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In 1895 the political clouds gathered thickly and grew threatening. They were unmistakable in their portent. War was meant, and we heard the martial thunder rumbling over our heads.

The storm broke in the shape of an invasion from Rhodesia on our Western frontiers, a raid planned by soldiers of a friendly power.

However one may endeavour to argue the chief cause of the South African war to other issues, it remains an irrebuttable fact that the Jameson Raid was primarily responsible for  the hostilities which eventually took place between Great Britain and the Boer Republics.

Mr. Rhodes, the sponsor and deus ex machinĂ¢ of the Raid, could not agree with Mr. Paul Kruger, and had failed in his efforts to establish friendly relations with him. Mr. Kruger, quite as stubborn and ambitious as Mr. Rhodes, placed no faith in the latter's amiable proposals, and the result was that fierce hatred was engendered between the two Gideons, a racial rancour spreading to fanatical lengths.

Dr. Jameson's stupid raid is now a matter of history; but from that fateful New Year's Day of 1896 we Boers date the terrible trials and sufferings to which our poor country has been exposed. To that mischievous incident, indeed, we directly trace the struggle now terminated.

This invasion, which was synchronous with an armed rebellion at Johannesburg, was followed by the arrest and imprisonment of the so-called gold magnates of the Witwatersrand. Whether these exceedingly wealthy but extremely degenerate sons of Albion and  Germania deserved the death sentence pronounced upon their leaders at Pretoria for high treason it is not for me to judge.

I do recall, however, what an appeal for mercy there went up, how piteously the Transvaal Government was petitioned and supplicated, and finally moved "to forgive and forget." The same faction who now press so obdurately for "no mercy" upon the Colonial Afrikanders who joined us, then supplicated all the Boer gods for forgiveness.

Meantime the Republic was plagued by the rinderpest scourge, which wrought untold havoc throughout the country. This scourge was preceded by the dynamite disaster at Vrededorp (near Johannesburg) and the railway disaster at Glencoe in Natal. It was succeeded by a smallpox epidemic, which, in spite of medical efforts, grew from sporadic to epidemic and visited all classes of the Rand, exacting victims wherever it travelled. During the same period difficulties occurred in Swaziland necessitating the despatch of a strong commando to the disaffected district and the maintenance of a garrison at Bremersdorp.  The following year hostilities were commenced against the Magato tribe in the north of the Republic.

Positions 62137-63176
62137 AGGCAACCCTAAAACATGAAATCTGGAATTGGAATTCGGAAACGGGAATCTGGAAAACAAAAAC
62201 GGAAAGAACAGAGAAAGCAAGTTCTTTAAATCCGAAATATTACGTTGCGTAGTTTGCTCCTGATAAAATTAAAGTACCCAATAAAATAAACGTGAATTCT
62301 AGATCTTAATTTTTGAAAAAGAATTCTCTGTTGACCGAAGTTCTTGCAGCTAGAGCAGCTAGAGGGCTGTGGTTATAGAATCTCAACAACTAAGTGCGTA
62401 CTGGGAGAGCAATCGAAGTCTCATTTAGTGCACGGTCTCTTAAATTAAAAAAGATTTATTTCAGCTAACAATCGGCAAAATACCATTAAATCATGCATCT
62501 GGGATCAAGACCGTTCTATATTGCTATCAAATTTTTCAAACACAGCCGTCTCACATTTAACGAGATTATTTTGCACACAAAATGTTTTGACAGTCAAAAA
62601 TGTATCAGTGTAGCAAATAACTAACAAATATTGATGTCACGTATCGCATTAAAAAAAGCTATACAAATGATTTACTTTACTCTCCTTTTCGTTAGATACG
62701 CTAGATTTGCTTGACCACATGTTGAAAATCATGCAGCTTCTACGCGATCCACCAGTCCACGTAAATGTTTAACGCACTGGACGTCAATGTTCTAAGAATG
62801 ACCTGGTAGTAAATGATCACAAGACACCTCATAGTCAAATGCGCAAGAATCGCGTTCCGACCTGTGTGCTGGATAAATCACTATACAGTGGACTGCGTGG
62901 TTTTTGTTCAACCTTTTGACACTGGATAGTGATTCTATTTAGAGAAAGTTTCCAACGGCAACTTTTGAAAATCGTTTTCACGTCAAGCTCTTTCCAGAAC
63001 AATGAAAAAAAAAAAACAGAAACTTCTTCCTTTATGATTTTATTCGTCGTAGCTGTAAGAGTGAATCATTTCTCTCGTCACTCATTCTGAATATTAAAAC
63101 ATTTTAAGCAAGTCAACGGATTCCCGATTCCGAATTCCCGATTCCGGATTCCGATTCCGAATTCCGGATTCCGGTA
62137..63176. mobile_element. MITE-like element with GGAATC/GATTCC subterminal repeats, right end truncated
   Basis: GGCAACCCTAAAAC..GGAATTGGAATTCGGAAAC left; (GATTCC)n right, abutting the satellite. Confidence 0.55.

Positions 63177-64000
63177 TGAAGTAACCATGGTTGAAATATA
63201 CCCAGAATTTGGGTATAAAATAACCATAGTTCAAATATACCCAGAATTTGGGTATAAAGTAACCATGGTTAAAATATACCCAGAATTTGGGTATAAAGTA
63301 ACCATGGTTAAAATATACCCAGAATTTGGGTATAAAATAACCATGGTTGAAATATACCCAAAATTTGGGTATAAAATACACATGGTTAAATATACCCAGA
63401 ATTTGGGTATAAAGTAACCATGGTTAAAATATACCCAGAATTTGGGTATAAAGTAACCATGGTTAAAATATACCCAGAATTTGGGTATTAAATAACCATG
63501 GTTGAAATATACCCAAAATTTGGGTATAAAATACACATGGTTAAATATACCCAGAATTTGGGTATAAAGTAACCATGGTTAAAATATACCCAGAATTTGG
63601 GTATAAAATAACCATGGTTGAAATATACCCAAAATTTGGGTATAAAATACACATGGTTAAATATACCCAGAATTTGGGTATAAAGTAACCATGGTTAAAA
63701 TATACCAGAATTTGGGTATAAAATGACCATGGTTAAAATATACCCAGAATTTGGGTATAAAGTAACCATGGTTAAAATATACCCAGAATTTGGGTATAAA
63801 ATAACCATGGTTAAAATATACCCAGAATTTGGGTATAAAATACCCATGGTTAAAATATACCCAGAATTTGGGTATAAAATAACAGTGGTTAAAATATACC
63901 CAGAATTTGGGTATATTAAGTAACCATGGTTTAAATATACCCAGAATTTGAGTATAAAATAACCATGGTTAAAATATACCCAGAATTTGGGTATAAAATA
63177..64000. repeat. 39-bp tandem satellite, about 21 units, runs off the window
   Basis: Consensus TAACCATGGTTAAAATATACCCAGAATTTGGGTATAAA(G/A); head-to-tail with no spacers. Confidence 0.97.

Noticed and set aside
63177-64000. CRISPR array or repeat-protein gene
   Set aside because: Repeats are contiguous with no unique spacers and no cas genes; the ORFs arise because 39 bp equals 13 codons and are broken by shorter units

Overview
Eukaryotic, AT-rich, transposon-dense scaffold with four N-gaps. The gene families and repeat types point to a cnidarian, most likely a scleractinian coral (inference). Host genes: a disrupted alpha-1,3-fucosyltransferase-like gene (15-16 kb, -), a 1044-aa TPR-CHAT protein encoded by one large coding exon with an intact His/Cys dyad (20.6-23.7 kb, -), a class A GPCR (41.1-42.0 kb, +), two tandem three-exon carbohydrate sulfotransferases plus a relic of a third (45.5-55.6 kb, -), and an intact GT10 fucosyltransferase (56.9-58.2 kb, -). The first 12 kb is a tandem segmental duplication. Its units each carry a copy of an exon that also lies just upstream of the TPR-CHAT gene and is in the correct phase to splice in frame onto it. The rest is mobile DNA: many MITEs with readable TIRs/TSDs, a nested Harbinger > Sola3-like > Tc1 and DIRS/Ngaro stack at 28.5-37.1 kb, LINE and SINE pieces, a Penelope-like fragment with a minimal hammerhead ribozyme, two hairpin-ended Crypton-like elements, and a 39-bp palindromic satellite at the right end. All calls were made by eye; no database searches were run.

After an expensive expedition, lasting six months, the rebellion was quelled. There was little doubt that the administration of unfaithful native commissioners was in part responsible for the difficulties, but there is less doubt that external influences also contributed to the rebellion. This is not the time, however, to tear open old wounds.

Mr. Rhodes has disappeared from the stage for ever; he died as he had lived. His relentless enemy Mr. Kruger, who was pulling the strings at the other end, is still alive. Perhaps the old man may be spared to see the end of the bloody drama; it was undoubtedly he and Mr. Rhodes who played the leading parts in the prologue.

Which of these two "Big Men" took the greatest share in bringing about the Disaster which has drenched South Africa with blood and draped it in mourning, it would be improper for me at this period to suggest. Mr. Rhodes has been summoned before a  Higher Tribunal; Mr. Kruger has still to come up for judgment before the people whose fate, and very existence as a nation, are, at the time of writing, wavering in the balance.

We have been at one another's throats, and for this we have to thank our "statesmen." It is to be hoped that our leaders of the future will attach more value to human lives, and that Boer and Briton will be enabled to live amicably side by side.

A calm and statesmanlike government by men free from ambition and racial rancour, by men of unblemished reputation, will be the only means of pacifying South Africa and keeping South Africa pacified.

Parent Category: Books
Category: Viljoen: My Reminiscences of the Anglo-Boer War
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